Finding your path in adulthood either alongside your sibling or in conflict with them drives much of A. Rey Pamatmat’s new play House Rules. With a light hand on some heavy issues, Pamatmat digs into sex, sexuality, assimilation, and even abuse, seen through the eyes of two sets of siblings. Despite the serious subject matter, he makes these vibrant characters often a joy to watch. Nearer the end, the play meanders and speechifies a bit, but for the most part it’s a funny and moving journey.
Just when things seemed to be going well for Rod (James Yaegashi) and his boyfriend Henry (Conrad Schott), Rod finds out his father Ernie (Jojo Gonzalez) has had a heart attack. Rod rushes into savior mode as he’s a doctor at the hospital where Ernie has been taken. Rod’s younger brother JJ (Jeffrey Omura) flies back home upon hearing the news. But it’s not just these men who are affected. Downstairs, their childhood neighbors Momo (Tiffany Villarin) and Twee (Tina Chilip) start to worry about what might become of their aging mother Vera (Mia Katigbak) when they hear the news about Ernie. These two sets of Filipino-American siblings, who’ve practically grown up together, must address what their relationships will be with each other as they confront their parents’ mortality.
Pamatmat avoids cute, neat categorization for these complex characters. The parental love here is messy at best. The parents all came over from the Philippines but the lives they offered their children in America have varied. The result is mostly assimilated kids now in adulthood who are full of carefully-observed contradictions. Momo is the doting, obedient daughter following her mother’s footsteps into medicine, but she struggles to stand on her own or admit to anyone who she is dating. Twee is artistic, wild, and emotionally independent – saying what she wants, when she wants. She’s steering her own course until she ends up broke, again, and back in her childhood bedroom. Rod has always tried to be the good son and his abusive father has only ever criticized him for it. Rather Ernie dotes on JJ who has always opted for the path of least resistance and has gone off to LA to become a famous comic book artist.
The sisters end up with the most contentious relationship. Their volatility results in objects and insults frequently hurled across the room. With this kind of sibling blood-sport, we get to revel in the epic barbs and deep-seated animosity, which creates much of the onstage comedy as well as a healthy helping of the drama. Perhaps they are simply more direct with their conflict, whereas the brothers seem to talk around their issues.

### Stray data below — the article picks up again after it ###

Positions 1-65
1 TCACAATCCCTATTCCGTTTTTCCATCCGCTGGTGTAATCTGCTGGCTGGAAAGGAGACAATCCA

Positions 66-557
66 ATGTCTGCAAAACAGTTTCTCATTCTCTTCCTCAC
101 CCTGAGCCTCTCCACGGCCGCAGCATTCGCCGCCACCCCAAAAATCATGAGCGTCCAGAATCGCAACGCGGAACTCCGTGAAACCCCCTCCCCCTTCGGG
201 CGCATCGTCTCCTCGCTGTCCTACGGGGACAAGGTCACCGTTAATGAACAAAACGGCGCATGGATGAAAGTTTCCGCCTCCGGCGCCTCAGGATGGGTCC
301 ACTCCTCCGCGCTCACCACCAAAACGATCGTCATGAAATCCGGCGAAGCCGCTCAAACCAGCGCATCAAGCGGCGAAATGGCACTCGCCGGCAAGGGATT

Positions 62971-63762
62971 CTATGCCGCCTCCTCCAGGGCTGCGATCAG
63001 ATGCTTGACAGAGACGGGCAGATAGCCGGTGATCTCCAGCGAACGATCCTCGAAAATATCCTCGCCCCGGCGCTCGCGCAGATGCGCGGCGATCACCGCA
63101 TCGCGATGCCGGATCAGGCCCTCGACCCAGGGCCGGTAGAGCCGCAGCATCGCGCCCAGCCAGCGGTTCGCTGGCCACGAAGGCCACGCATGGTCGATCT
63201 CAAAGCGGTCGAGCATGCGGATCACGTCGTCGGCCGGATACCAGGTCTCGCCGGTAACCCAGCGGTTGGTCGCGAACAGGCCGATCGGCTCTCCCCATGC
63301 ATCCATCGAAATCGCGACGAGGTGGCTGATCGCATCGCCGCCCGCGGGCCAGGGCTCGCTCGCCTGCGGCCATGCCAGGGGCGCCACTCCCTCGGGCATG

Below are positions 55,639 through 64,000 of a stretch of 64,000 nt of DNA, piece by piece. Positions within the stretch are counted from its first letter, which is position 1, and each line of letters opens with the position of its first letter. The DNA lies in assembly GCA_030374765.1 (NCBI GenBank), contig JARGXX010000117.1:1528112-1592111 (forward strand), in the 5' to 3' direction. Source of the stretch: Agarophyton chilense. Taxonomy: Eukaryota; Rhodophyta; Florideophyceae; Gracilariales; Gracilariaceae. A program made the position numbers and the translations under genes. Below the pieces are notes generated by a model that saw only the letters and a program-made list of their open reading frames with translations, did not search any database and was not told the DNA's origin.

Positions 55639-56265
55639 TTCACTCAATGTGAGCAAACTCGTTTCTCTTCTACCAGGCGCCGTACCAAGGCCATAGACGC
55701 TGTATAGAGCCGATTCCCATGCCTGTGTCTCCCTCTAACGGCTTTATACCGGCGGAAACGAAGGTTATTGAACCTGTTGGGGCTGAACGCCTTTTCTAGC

House Rules doesn’t reinvent the family play but it’s nice to see that the primary gaze is on sibling relationships. Spending years fighting each other, teasing each other, and existing in what feels like a permanent dynamic, the play hones in on this very precise time when siblings confront the reality of being left alone with each other. When there is no parent to mediate or define the family structure, who will they be to each other?
Pamatmat has dealt with critics unfairly inserting questions of identity politics in his work. Here Pamatmat allows the characters’ Filipino-American identity to be both a feature of the storytelling but not the central issue addressed. It informs, particularly, the sisters’ idea of family, though it does not weigh on the brothers in the same way. This in and of itself is a reflection of the parents who have raised them. And there was certainly a moment where Ernie is in the hospital shouting to be shot in the face that made me think of my cantankerous Italian grandfather in a similar situation. So it’s not hard to see flickers of your own family here.
Ultimately Momo, Twee, and Vera function as the heart of the piece, even if it’s Ernie’s heart attack that launches the story. Director Ralph B. PeÃ±a keeps the cross-cut action hopping as characters move from homes to hospital to restaurants. But PeÃ±a stages Vera’s living room at the center of the overlapping space. Rod’s apartment and the hospital are all visible all of the time but the place that brings everyone together, both the men and the women, is Vera’s. The play is structured to move between the families and their moments of intersection (for instance Momo and Rod work together at the hospital) equally. But we get the strongest emotional punch from the women.
Of course, stage veteran Katigbak’s performance as the matriarch helps create this solid center. Katigbak ignites a warmth on stage that draws us all in. Between that and the overt push and pull of Momo and Twee, we get more invested in that family than with Ernie, Rod, and JJ.
Some of this is owed to the male characters working through their problems in less revealing ways. Rod often struggles to articulate what is really going on with him and is prone to loud, explosive outbursts. But it’s a challenge to see the nuances in this character when Yaegashi seems to play each outburst at the same level so there’s nowhere else to go. But even with a character like JJ who is more willing to voice his inner thoughts, we never quite see the fervent inflection to his struggles in Omura’s performance. We don’t need more backstory on these men but we do need a touch more emotional shading from the performances to give all the characters their due.
House Rules is on until 16th April 2016 at HERE Arts Center. Click here for tickets.